Sir Sean Connery biography
Actor, born Thomas Connery on August 25, 1930, in Fountainbridge, Edinburgh, Scotland, the son of a truck driver and charwoman. He has a brother, Neil, born in 1938. Connery dropped out of school at age fifteen to join the British Navy. Connery is best known for his portrayal of the suave, sophisticated British spy, James Bond, in the 1960s.
After Connery was discharged from British Navy due to ulcers, he worked at a series of odd jobs, including bricklayer, lifeguard, coffin polisher and artist's model. His avocation was bodybuilding, which helped him secure some swimsuit modeling jobs. In 1950, he appeared in the Mr. Universe contest, representing Scotland, and placed third.
His theater debut was in London in 1951, when he landed a part in the chorus of South Pacific. He continued his acting career in repertory theater. In 1954 he started acting in British TV, where he scored a success in the BBC's Requiem for a Heavyweight. The actor moved on to films, playing smaller roles and working up to supporting parts. Connery's first important movie role was in Another Time, Another Place (1958), with Lana Turner. He was also in the Titanic epic A Night To Remember (1958). An impossibly handsome Connery starred in the fanciful Disney production of Darby O'Gill and the Little People (1959). He also appeared in Tarzan's Greatest Adventure (1959) and The Longest Day (1962).
But Connery was still relatively unknown until he was cast as the dangerously suave and virile secret agent, James Bond, in a series of films based on the Ian Fleming adventure novels. He beat out Cary Grant, Rex Harrison, Trevor Howard, Patrick McGoohan, and Roger Moore for the part. The first Bond film was Dr. No (1962), followed by From Russia, With Love (1963), Goldfinger (1964), Thunderball (1965), You Only Live Twice (1967), and Diamonds are Forever (1971).
After he wearied of playing Bond, Connery starred in a series of action films including The Wind and the Lion (1974), The Man Who Would Be King (1975), and The Great Train Robbery (1981). Drawing on his past experience as Bond, he was also effective in political intrigue films, such as The Next Man (1976), Cuba (1979), Hunt for Red October (1990) and The Russia House (1990). In The Offence (1973), he played a troubled police detective. In 1981, he returned as James Bond in Never Say Never Again (1981), but sadly, it paled in comparison to the earlier films.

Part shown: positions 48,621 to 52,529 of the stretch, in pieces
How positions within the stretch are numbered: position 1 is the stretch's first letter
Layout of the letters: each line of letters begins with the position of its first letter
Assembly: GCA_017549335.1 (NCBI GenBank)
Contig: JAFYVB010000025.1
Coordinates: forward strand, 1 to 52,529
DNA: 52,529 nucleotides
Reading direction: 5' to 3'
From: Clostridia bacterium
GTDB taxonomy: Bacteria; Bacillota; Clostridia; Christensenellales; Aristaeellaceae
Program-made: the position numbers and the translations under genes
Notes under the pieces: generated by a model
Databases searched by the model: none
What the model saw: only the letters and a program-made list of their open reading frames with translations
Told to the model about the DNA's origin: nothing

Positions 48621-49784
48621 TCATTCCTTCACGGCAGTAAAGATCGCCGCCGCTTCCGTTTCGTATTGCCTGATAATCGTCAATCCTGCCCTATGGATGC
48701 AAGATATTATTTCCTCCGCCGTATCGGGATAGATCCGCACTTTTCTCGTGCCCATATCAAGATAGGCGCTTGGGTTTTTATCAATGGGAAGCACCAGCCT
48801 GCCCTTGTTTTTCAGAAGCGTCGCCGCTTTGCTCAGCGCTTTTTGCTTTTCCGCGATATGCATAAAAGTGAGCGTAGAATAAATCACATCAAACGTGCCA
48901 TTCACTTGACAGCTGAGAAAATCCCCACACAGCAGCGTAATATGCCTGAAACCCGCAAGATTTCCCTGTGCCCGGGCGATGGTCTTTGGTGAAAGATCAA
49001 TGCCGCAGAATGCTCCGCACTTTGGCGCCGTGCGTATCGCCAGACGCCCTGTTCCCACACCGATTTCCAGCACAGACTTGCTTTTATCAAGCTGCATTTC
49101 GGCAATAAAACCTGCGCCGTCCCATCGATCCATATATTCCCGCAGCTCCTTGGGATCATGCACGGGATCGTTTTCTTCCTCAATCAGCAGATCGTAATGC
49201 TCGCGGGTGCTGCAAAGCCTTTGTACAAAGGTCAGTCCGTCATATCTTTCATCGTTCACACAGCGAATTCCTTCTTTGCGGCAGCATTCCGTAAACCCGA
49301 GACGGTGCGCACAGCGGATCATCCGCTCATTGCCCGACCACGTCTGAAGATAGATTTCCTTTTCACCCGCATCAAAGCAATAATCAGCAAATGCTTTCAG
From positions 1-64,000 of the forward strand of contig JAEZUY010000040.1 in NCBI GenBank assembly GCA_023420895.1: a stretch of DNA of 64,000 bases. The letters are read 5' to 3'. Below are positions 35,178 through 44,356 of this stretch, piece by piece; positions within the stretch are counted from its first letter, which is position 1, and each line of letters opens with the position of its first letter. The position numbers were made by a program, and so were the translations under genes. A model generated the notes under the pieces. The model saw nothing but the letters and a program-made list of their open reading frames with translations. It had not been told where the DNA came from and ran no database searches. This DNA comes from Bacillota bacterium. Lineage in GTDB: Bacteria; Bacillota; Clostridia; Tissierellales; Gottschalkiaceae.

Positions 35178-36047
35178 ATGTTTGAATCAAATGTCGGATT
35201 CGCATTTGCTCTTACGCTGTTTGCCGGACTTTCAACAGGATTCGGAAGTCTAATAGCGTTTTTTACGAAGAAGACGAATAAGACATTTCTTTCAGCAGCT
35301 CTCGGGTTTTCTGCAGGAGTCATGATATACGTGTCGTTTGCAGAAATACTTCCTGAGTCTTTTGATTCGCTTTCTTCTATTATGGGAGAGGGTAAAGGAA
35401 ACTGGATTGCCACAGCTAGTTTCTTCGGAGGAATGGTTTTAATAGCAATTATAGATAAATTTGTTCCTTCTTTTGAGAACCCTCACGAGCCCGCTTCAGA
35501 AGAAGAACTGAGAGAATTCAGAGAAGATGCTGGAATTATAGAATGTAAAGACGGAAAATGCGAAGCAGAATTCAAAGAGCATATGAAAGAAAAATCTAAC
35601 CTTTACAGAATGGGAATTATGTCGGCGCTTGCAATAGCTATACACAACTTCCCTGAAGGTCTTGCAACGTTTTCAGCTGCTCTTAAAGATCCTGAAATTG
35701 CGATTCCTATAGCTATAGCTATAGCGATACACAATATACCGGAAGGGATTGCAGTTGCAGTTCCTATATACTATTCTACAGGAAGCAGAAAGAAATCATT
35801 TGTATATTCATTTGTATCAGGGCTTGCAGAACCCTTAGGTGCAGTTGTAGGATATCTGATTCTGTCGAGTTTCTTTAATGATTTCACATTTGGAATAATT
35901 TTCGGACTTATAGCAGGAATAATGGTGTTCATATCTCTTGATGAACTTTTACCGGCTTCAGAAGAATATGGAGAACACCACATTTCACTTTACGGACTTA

It was the last of the James Bond series with Connery as the lead.
Connery won a Best Supporting Actor Academy Award and a Golden Globe for his portrayal of the Irish cop, Malone, in The Untouchables (1987), and was nominated for a Best Supporting Actor Academy Award and a Golden Globe in Indiana Jones and the Last Crusade (1989), playing Jones' father. Connery produced Medicine Man in 1992, and was executive producer and starred in Rising Sun (1993), Just Cause (1995) and The Rock (1996). He also produced and starred in Entrapment (1999), a film that involved him in an on-screen romance with Catherine Zeta-Jones, a woman 40 years younger than Connery. In 2000, he starred in Gus van Sant's Finding Forrester, as a reclusive writer who begins an unusual friendship with a gifted young African-American teenager. Connery was married for 12 years to actress Diane Cilento, between 1962 and 1973. The couple had one son, Jason, born in 1963. His current wife is the French-Moroccan painter, Micheline Roquebrune.
In July 2000, Connery was knighted in his hometown of Edinburgh by Queen Elizabeth II of the United Kingdom.